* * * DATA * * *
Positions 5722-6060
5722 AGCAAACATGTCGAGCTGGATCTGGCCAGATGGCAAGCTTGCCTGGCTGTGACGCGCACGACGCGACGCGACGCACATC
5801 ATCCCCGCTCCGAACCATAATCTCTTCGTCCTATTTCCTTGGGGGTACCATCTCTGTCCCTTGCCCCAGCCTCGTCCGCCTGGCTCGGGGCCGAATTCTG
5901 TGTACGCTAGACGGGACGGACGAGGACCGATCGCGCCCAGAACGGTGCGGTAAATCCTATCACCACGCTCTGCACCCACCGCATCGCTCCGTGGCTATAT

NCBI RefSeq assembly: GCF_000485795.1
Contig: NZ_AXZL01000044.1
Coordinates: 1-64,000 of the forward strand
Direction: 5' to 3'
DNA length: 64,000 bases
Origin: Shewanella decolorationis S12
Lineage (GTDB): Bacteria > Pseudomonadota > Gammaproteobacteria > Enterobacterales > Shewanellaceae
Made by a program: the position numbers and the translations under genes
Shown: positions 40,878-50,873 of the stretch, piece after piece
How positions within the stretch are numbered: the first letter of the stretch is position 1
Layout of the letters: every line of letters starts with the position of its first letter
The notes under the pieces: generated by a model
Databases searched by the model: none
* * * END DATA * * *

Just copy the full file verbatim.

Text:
Positions 5722-6060
5722 AGCAAACATGTCGAGCTGGATCTGGCCAGATGGCAAGCTTGCCTGGCTGTGACGCGCACGACGCGACGCGACGCACATC
5801 ATCCCCGCTCCGAACCATAATCTCTTCGTCCTATTTCCTTGGGGGTACCATCTCTGTCCCTTGCCCCAGCCTCGTCCGCCTGGCTCGGGGCCGAATTCTG
5901 TGTACGCTAGACGGGACGGACGAGGACCGATCGCGCCCAGAACGGTGCGGTAAATCCTATCACCACGCTCTGCACCCACCGCATCGCTCCGTGGCTATAT

NCBI RefSeq assembly: GCF_000485795.1
Contig: NZ_AXZL01000044.1
Coordinates: 1-64,000 of the forward strand
Direction: 5' to 3'
DNA length: 64,000 bases
Origin: Shewanella decolorationis S12
Lineage (GTDB): Bacteria > Pseudomonadota > Gammaproteobacteria > Enterobacterales > Shewanellaceae
Made by a program: the position numbers and the translations under genes
Shown: positions 40,878-50,873 of the stretch, piece after piece
How positions within the stretch are numbered: the first letter of the stretch is position 1
Layout of the letters: every line of letters starts with the position of its first letter
The notes under the pieces: generated by a model
Databases searched by the model: none